By : Colin Gordon
March 20, 2018 12:00 PM
The ATM remains an essential part of the banking automation landscape all over the world, and as trends such as self-service and the need to deploy services more cost-effectively gain pace, the ATM will be more relevant than ever.
RBR forecasts that by 2022, there will be 3.7 million ATMs deployed around the globe, with emerging markets leading the way with growth. However, if these devices are to truly improve financial inclusion and provide the level of experience consumers expect, they will need to do much more than in the past.
The must-haves for any smart ATM
The term 'smart ATM' isn't new. But as devices evolve and new capabilities become available, it's important for banks to make sure they are refreshing their networks to keep up with demand and take on more of the functions that would previously have been reserved for in-branch cashiers.
For instance, one feature that is essential for any smart ATM is intelligent deposit functionality. This is especially true in locations where self-service machines will be the primary method in which people interact with their bank, as it ensures that users are not limited to the opening hours of a branch. Their use is an essential part of the microbranch, or ‘branch-in-a-box’ concept, and helps drive revenue for banks and increase the number of transactions.
Similarly, cash recycling capabilities are another key facet of any smart ATM. This helps ensure that consumers such as small business owners have better access to withdraw or deposit higher volumes of cash whilst saving banks time, as well as reducing costs associated with replenishment and cash in transit.
Transforming the customer experience
While capabilities such as cash recycling and intelligent deposit have key roles to play in making banks' ATM networks more efficient and available to consumers, they are far from the only ways in which the smart ATM can transform how customers interact with them, and increasingly, there are far more visible features that are essential to the smart ATM.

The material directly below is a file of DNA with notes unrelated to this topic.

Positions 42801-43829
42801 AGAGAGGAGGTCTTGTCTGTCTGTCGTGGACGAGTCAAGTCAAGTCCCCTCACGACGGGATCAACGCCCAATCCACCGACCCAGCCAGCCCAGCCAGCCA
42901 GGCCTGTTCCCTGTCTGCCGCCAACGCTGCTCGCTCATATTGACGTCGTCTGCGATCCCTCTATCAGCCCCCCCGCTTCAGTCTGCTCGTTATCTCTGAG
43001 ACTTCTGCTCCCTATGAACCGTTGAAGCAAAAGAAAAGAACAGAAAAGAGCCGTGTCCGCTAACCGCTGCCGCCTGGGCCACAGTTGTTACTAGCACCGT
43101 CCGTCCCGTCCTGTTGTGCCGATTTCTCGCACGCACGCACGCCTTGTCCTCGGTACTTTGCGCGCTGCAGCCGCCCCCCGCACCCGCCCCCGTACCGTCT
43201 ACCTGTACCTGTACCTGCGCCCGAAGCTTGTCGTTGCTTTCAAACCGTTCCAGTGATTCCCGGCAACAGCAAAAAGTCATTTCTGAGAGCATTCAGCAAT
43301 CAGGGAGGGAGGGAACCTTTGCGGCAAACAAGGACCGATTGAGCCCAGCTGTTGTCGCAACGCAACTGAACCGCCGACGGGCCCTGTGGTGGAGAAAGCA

The move away from the traditional keypad to a touchscreen interface is one such solution, and this allows banks to do far more with their machines than would be possible in the past. Bright, colorful multi-touch interfaces not only give people a user experience that they will be familiar and comfortable with from their smartphones and tablets, it means banks can add more complex features to their devices, turning the ATM from a transactional device to one that enables people to manage almost every aspect of their finances.
A common definition for a smart ATM is one that can replace activities that would in the past have required a teller. In today's self-service oriented world, ATMs are therefore expected to be effectively entire branches contained within a single box.
To be truly smart, an ATM must not only provide users with a wider range of features - from transferring funds between accounts to depositing cash and checks easily - but do so in an easy-to-use, cost-effective manner. As more people rely solely on the ATM for their in-person banking needs, strong solutions for this will become more important than ever in the coming years.